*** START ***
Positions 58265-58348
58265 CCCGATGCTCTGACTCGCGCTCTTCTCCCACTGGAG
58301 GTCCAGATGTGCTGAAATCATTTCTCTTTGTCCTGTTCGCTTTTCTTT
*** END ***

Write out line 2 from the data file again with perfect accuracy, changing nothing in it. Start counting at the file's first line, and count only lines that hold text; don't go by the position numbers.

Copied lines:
58265 CCCGATGCTCTGACTCGCGCTCTTCTCCCACTGGAG